Review: Don’t Worry, He Won’t Get Far on Foot10 September 2018
“I just realised I didn’t want to go to parties or play tennis anymore.” We begin Don’t Worry, He Won’t Get Far on Foot as a middle aged, upper class woman matter of factly tells her story of a mid life crisis, Valium prescription and alcoholism to an AA meeting in a room of bobbing heads. Her reflections on a sudden, acute loss of meaning speak to quintessentially “21st century America” themes: addiction, loneliness, and the search for meaning and fulfilment in a world where everything is supposedly at our doorstep.
The film is based on the true story of John Callahan, the Oregon slacker who spends most of his formative years drinking heavily and making irreverent jokes. Yet when a fatal car crash on a drunken night out renders him paralysed for life, Callahan is forced to face himself and his own poor decisions. To do so, he begins attending AA meetings run by Jonah Hill playing the charismatic, eccentric Donnie, with a slew of eclectic characters.
Jonah Hills’ performance as Donnie proves once again that he has well and truly outgrown his days of Superbad and related stoner comedy films made by Judd Apatow, showing himself to be darkly funny, tender and often times moving (yes, I cried, several times). His encouragement of the continued sobriety of his sponsors, who he terms his “Piglets,” could border on cliché, but his wry sense of humour and irreverence carries the film out of the more obvious cinematic tropes.
Throughout the film, I couldn’t help but think of David Foster Wallace’s musings on addiction in Infinite Jest, of the strange, existential need humans have to fill themselves, to overcome lostness. For Callahan, much of his life is spent needing booze. He tells his AA meeting this is a reaction to the feelings of abandonment from being an adopted child, and it is an anxious, hateful, vacuuming need. But the other characters in the film display this need, too.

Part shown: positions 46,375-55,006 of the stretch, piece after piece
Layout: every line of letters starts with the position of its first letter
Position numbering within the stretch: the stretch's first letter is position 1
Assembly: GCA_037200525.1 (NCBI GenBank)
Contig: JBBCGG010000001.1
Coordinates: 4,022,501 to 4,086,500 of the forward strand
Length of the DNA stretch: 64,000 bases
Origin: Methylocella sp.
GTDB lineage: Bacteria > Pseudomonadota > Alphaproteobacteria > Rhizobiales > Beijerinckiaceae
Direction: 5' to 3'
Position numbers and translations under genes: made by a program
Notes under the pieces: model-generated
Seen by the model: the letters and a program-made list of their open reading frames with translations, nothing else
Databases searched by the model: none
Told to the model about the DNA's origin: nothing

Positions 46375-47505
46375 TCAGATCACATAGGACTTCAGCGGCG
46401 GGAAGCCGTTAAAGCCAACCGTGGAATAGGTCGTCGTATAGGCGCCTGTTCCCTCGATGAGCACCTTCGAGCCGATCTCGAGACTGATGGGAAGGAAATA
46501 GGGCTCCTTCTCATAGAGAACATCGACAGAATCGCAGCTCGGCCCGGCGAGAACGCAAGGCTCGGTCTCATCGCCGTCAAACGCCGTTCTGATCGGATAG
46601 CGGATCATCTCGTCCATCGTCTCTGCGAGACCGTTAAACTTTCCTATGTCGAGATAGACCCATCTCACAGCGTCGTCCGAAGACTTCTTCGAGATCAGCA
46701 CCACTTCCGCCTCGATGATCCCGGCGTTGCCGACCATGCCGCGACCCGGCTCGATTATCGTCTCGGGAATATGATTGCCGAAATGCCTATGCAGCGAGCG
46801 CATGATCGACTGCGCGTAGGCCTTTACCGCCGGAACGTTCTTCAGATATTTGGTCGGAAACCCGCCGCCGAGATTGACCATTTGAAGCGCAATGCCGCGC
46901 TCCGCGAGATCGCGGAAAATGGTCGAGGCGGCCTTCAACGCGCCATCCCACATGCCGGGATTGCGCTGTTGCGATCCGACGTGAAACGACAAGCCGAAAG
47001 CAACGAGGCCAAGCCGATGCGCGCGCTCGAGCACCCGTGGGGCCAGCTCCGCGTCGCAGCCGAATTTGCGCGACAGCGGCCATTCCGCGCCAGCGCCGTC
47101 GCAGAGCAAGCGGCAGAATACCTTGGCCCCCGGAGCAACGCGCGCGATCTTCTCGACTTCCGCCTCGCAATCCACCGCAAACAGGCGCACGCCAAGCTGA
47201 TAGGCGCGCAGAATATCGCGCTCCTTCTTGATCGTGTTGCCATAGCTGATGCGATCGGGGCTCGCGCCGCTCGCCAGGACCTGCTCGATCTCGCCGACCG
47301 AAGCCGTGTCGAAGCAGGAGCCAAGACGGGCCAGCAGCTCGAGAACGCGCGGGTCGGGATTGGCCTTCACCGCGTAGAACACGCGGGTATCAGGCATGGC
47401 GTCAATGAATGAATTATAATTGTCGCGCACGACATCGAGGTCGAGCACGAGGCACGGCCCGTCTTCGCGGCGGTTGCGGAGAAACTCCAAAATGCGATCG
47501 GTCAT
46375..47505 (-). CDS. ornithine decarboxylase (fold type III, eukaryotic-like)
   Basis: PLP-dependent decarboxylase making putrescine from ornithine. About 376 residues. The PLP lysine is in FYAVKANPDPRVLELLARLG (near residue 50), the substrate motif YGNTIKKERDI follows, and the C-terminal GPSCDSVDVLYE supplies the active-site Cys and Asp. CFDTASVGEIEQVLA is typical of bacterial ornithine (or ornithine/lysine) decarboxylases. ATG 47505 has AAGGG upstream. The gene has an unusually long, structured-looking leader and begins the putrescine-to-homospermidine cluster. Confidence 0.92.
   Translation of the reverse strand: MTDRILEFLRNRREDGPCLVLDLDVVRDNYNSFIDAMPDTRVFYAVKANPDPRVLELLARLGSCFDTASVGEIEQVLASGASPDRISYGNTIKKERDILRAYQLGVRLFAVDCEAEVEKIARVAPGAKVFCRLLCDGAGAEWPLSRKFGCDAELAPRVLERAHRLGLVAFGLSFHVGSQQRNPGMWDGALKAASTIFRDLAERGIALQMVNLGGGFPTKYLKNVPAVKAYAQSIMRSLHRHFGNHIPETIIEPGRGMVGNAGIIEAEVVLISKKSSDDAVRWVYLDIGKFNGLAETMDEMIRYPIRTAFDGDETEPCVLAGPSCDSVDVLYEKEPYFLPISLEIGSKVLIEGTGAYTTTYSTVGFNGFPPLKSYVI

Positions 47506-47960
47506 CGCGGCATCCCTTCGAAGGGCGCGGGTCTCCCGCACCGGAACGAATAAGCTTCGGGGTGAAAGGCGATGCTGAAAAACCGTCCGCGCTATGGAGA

“Because here’s something else that’s weird but true: in the day-to day trenches of adult life, there is actually no such thing as atheism,” Foster Wallace writes in This is Water, “There is no such thing as not worshipping. Everybody worships. The only choice we get is what to worship. And the compelling reason for maybe choosing some sort of god or spiritual-type thing to worship…is that pretty much anything else you worship will eat you alive.”
Donnie has grown up with generations of inherited wealth, and his house is ornate and dripping with chandeliers and tapestries. But he laughs at how “stupid,” all of it is, the emptiness reflected in the fact despite his wealth, he still turned to drink.
Eventually, as fans of Callahan know, he discovers drawing and becomes somewhat of a cult icon for his wry, heavily sarcastic, oftentimes controversial cartoons. The drawings become his passion as he continues on his path of sobriety. But rather than a simplistic narrative of man-becomes-sober-and-realises-complete-happiness, Gus Van Sant turns away from simplistic, feel good narratives.
The ending we are left uplifts, but it does so with kindness, reflection and a little bit of melancholia. Prepare yourself for sharp, witty dialogue, quirky characters, and if you’re a sucker like me, a few wholesome tears.